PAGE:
DNA

DNA Definites, no. 26.

I couldn’t sleep; I hadn’t adjusted to the night sounds of Guatemala City. So I logged into Ancestry.com, and:

  • T.L., who is a known third cousin. The match is actually with his sibling K.L., who provided a sample in lieu. (Predictably, Ancestry underestimates our match at 11.9 cM — 5th to 8th cousins. He shares 17 cM with G.W. and 47 with K.J., who are his third cousins and my second.) His great-grandmother Emma McNeely Houser, and mine, Carrie McNeely Colvert, were sisters. He’s my first McNeely match who is not also a Colvert, so I’m hoping our common matches will shed light on that line.
  • W.H., my known half-third cousin. His great-grandmother, Lillie Barfield Holmes, and mine, Bessie Henderson, were both daughters of J. Buckner Martin. W.H. matches siblings J.E. (94 cM), L.H. (105 cM) and M.C. (23.6 cM), who are grandchildren of Bessie’s full brother Jack Henderson. (They’re W.H.’s half-second cousins once removed.) These are especially satisfying matches as I have been frustrated and mystified by our failures to register matches with descendants of Aunt Lillie’s brother. W.H. and I aren’t Ancestry matches, but we’ll see what Gedmatch says.
  • I was shocked speechless by a match with F.W., whose tree shows her to be a descendant of Durant Dove. Durant Henderson, alias Dove, was the son of Nancy Henderson Dove, whom I believe to have been the sister of my great-great-great-great-great-grandmother, Patsey Henderson. But at 32 cM?? That fourth cousin-range number is much higher than I would expect with a fifth cousin second removed. F.W. has a second Henderson-Dove line, but I’m not sure that’s enough to account for the extra.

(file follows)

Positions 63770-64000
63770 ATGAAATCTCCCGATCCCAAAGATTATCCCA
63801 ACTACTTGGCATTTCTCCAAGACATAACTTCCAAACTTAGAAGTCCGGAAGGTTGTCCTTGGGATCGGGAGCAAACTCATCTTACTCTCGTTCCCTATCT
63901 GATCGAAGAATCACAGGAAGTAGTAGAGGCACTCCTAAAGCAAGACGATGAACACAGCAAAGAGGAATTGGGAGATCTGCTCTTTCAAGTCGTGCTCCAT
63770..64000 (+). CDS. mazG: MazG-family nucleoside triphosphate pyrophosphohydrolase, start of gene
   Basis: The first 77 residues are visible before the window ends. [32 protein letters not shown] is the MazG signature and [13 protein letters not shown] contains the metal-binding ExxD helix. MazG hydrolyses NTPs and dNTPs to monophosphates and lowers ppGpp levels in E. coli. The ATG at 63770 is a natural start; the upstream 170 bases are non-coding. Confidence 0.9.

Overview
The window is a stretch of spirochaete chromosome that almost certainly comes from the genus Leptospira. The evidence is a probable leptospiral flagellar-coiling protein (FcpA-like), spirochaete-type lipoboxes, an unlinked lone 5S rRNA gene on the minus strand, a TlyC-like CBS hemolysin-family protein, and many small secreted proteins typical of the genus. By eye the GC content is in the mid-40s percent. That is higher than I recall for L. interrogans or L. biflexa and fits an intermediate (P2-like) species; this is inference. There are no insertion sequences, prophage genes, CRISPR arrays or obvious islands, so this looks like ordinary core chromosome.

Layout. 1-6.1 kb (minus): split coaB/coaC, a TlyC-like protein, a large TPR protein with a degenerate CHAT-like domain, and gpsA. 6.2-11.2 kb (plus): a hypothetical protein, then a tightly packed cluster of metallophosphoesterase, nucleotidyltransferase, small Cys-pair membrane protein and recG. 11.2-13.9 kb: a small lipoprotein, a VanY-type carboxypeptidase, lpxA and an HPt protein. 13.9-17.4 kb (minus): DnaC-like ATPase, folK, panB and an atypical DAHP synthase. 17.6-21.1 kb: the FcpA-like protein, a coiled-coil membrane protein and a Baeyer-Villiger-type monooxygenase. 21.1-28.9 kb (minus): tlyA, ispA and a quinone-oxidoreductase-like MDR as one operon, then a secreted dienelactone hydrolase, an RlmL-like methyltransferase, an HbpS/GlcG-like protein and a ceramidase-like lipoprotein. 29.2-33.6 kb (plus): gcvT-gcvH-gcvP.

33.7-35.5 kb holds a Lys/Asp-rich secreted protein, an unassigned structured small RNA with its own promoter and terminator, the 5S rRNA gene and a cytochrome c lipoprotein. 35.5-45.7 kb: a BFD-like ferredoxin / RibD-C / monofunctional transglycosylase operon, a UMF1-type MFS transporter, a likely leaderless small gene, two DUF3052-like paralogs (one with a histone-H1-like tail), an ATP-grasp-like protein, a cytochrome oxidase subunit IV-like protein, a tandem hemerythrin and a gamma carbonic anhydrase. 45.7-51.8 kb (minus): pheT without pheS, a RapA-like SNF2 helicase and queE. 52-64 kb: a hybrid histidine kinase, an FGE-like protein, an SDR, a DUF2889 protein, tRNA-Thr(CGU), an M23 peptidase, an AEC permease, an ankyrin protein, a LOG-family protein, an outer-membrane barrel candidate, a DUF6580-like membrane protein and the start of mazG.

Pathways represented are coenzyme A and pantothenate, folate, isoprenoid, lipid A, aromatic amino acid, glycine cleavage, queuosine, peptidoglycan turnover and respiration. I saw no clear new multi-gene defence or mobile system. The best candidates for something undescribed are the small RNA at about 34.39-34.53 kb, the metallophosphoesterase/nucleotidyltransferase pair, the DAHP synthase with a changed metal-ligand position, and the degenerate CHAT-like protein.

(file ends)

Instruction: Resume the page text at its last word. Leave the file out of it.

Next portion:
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Maternal Kin

Signature Saturday, no. 8: the McNeelys.

My great-great-grandfather Henry W. McNeely taught for a few years after Freedom and surely could read and write. His wife Martha, despite her transparent assertions otherwise, could not. Their children received educations that they had been denied, and when Henry’s brother Julius died without direct heirs about 1913, all signed off on the distribution of his estate. (All except Addie McNeely Weaver, who had recently passed.)

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Several of Henry’s grandsons’ signatures appear on World War II draft registration forms, including Luther’s son Robert H.; Edward’s son Quincy; and Addie’s son James.

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Births Deaths Marriages, Maternal Kin, Photographs

Rest in peace, Melroy Houser Sr.

My grandmother’s mother’s family often sought the warmth of other suns, and by 1940 all of her aunts and uncles had left North Carolina. In consequence, I did not grow up knowing my McNeely kin, but I often heard wonderful stories of them. My grandmother treasured all her aunts, but had a special regard for Emma McNeely Houser, who migrated to Bayonne, New Jersey, around the time my grandmother was born. All three of Emma’s children have long passed away, and she had only a handful of grandchildren. Just over a year ago, I traveled to Augusta, Georgia, to meet her son Henry‘s middle son Melroy Houser. I wrote here of my visit, which was filled with reminiscing and easy laughter.

I received word from one of his sons that Cousin Melroy passed this morning. I wish that I had gotten to know him better, but will always cherish those hours on a warm May afternoon. My deepest condolences to his children, who, like me, carry a legacy as McNeely great-grandchildren.

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